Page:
Granting grief

Last week, I found out one of my professors had passed away. When I say that I acknowledged this gradually, I mean it — even now I am still coming to terms with fully accepting what has happened. We all are. And that is okay.

I went to class one day and Professor Lifongo was there with us, smiling and laughing about how tired we all looked for a Monday morning class. He filled the classroom with his passion for the ideas within the literature we analyzed together. He asked us all very insightful and at times even mildly uncomfortable questions as he pushed us to think outside the box regarding the impact colonialism has had upon our modern world. He always asked us how we were doing. He would say good morning at the start of every class, and then wish us a good day as we packed up at the end. 

One day, Professor Lifongo wished us a good rest of the day for the last time. Finding out about his passing was a shocking and very new experience for me. I have never before had the experience of losing a professor. The grief hit me in waves.

I want to share with you all my process of grieving because I want you all to know grief is okay, and grief is something you should allow yourself without judgement. After Professor Lifongo’s passing, I was made aware of how people within our society have a tendency to carry very strong expectations regarding the grief people express around a death. In our culture, the only people that are allowed to feel grief are those who knew the person who passed well. I find this notion unrealistic and problematic. There is no right or wrong way to grieve. 

Everyone shows grief in their own private and unique ways, and no one should be judged or compared to in their displays of grief. I say all of this because my classroom is now a space no longer filled with the laughter of Professor Lifongo. The space is filled with an awkward grief, an acute awareness of the loss, of the empty chair.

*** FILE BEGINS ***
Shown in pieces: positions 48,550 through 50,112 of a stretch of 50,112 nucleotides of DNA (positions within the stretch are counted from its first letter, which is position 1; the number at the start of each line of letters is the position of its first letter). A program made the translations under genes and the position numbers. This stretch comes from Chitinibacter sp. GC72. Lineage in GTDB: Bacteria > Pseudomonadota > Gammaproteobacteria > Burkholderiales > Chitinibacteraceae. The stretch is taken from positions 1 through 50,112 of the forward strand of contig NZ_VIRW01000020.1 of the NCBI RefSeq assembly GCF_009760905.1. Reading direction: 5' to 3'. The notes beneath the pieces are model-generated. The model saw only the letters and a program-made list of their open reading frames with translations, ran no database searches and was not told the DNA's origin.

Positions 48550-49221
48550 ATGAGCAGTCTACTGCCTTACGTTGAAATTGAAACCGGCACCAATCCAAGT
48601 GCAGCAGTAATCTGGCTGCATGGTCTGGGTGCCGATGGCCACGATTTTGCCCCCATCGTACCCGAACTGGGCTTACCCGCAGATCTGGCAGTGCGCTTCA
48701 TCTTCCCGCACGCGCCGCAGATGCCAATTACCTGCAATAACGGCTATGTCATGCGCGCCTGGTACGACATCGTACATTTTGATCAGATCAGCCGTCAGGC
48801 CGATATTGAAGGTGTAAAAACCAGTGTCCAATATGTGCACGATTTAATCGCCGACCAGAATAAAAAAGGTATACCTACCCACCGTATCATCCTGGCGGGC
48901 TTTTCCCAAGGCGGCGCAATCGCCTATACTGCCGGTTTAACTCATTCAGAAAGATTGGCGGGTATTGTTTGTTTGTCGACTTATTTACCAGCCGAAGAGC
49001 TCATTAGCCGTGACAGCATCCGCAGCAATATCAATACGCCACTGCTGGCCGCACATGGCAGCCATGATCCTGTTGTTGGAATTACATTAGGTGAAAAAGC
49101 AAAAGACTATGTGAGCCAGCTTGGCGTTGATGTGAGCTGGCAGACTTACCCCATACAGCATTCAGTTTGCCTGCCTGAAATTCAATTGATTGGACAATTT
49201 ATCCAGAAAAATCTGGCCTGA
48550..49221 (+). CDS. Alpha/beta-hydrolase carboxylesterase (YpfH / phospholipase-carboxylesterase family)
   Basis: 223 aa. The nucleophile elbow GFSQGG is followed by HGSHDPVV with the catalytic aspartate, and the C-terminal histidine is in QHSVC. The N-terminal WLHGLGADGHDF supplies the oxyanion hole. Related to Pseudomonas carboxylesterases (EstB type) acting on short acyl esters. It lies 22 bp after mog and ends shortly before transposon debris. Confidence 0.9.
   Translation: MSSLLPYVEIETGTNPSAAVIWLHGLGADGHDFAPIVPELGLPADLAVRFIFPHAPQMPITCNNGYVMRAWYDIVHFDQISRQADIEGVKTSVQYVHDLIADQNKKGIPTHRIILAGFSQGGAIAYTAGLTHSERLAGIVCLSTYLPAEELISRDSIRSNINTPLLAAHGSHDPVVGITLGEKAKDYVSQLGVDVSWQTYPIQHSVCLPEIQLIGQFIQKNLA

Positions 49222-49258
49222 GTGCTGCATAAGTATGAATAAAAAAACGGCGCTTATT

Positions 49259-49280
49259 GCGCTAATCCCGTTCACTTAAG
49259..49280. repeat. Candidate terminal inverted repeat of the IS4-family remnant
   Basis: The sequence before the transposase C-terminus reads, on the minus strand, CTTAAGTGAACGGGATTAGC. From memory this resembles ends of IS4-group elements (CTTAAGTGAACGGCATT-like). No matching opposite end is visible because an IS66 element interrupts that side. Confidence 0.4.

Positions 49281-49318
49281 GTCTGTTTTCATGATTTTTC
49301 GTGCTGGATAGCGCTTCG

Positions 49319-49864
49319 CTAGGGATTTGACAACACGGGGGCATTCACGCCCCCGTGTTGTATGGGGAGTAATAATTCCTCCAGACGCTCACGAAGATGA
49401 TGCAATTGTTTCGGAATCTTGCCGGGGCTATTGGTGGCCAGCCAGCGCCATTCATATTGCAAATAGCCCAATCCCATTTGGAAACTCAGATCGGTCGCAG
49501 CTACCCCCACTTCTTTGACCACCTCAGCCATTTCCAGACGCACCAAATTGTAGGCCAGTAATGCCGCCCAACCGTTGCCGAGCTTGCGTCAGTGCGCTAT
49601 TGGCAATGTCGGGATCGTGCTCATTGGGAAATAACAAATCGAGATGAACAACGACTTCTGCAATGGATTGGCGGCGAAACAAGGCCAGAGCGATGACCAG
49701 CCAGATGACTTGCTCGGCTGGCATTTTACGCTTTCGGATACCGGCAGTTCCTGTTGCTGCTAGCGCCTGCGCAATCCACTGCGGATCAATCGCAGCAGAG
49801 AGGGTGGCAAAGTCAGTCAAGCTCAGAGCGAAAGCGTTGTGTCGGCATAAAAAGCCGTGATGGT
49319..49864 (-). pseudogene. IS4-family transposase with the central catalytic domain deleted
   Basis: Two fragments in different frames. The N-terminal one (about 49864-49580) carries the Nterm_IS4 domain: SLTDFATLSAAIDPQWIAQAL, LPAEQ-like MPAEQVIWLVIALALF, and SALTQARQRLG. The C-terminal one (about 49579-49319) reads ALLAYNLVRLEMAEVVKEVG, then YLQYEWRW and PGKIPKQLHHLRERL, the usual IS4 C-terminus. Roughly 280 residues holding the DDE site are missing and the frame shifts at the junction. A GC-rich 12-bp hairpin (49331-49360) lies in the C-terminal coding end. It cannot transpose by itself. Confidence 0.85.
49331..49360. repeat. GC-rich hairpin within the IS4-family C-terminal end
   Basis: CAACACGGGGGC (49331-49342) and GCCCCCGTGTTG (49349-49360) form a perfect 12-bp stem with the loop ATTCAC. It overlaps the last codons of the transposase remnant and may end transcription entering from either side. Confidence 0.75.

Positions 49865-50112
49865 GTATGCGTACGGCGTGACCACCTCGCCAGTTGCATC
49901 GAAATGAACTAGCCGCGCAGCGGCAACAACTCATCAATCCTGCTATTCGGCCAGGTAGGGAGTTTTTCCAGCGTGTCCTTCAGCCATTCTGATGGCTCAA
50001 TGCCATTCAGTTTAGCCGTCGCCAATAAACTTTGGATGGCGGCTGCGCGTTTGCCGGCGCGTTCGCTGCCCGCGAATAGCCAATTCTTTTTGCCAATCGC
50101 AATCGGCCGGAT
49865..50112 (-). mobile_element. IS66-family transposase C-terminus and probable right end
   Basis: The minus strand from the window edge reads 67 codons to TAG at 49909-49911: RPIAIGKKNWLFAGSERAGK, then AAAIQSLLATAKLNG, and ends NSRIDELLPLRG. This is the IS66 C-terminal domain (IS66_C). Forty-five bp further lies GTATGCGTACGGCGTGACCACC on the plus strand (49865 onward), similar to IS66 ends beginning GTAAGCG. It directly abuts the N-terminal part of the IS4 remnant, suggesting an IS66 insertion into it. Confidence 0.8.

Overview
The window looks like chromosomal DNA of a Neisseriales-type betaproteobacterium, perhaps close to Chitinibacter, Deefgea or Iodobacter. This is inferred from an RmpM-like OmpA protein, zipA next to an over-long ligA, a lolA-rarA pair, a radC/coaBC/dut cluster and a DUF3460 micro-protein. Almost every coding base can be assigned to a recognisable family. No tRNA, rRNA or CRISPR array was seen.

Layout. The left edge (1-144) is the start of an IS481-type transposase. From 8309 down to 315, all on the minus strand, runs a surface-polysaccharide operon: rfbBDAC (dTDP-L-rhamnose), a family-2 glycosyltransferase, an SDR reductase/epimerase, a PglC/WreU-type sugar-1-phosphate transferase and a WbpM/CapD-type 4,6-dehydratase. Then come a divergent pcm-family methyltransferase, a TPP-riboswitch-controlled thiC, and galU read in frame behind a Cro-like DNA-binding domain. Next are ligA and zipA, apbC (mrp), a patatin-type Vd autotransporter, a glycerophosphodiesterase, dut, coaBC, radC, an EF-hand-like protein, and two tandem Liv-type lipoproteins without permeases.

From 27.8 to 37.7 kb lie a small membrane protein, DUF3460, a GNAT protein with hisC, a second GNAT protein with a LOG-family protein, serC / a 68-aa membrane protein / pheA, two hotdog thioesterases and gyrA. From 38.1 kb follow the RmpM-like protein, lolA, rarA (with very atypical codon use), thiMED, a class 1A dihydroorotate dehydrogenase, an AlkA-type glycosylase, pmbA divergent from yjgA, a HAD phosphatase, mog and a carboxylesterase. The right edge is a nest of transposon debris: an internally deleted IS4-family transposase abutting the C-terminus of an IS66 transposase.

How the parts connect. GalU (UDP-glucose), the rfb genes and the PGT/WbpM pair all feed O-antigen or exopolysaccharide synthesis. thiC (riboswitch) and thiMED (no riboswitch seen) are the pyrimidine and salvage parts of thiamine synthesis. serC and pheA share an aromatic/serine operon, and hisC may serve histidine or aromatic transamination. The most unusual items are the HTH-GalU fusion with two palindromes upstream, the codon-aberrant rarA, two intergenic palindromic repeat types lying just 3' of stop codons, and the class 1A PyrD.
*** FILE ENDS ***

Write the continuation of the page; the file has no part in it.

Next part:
When Professor Smith came in and told us the news, there was a definite tension in the room. He asked us all if anyone had taken classes with Professor Lifongo before and very few students raised their hands. Everyone handled the news differently — I personally ended up crying by the end of the class. Later on, I talked with my roommates about it all and I felt almost guilty for crying as much as I had. I had only known Professor Lifongo starting this term, and I felt like my small amount of time knowing him did not allow me to grieve the amount I was.

I had this strange notion inside my head that grief almost worked like a graph, with grief on the y-axis and time spent knowing the person on the x-axis, and grief could only increase along with the amount of time spent together. But guess what? Grief does not work like that. Our society has given us formulated expectations of how we should perform sadness over the loss of a person, and it is highly tied into our relationship with that person. But expectations are not accurate descriptions of reality. 

Dr. Morgan-Clement came into our class and told us that new grief often ties you back into an old loss. As I processed this loss, I ended up talking with my roommates about how it had impacted me, and about loss and grief in general. Eventually we got to the topic of our grandmothers’ deaths and that familial loss that we mourned. Neither of my roommates knew Professor Lifongo, but all three of us were able to share in a kind of cathartic expression and awareness of loss. Just like Dr. Morgan-Clement said, this loss tied all of us back to old grief we did not even realize we were still carrying. 

In summary, no one should feel pressured to “perform” a certain amount of grief — I find grieving to be a very intimate and private process that is highly unique to every person. But no matter how you try to avoid it, it does impact you in ways stronger than you think. Not all of you readers may have known Professor Lifongo. I only had the brief pleasure of knowing him for a few weeks. But I feel justified in my tears for the loss of such a bright and positive force on our campus. Please know grief is unexpected and may come in unexpected ways, like it did for me and my roommates as we reminisced over familial loss. 

But grief is a part of life, and it is a beautiful process because it brings people together. To the family and friends of Professor Lifongo, I offer my sincerest condolences. Even though I did not know him very long, he left a lasting impression on me, as well as on our entire campus. He will be greatly missed.  

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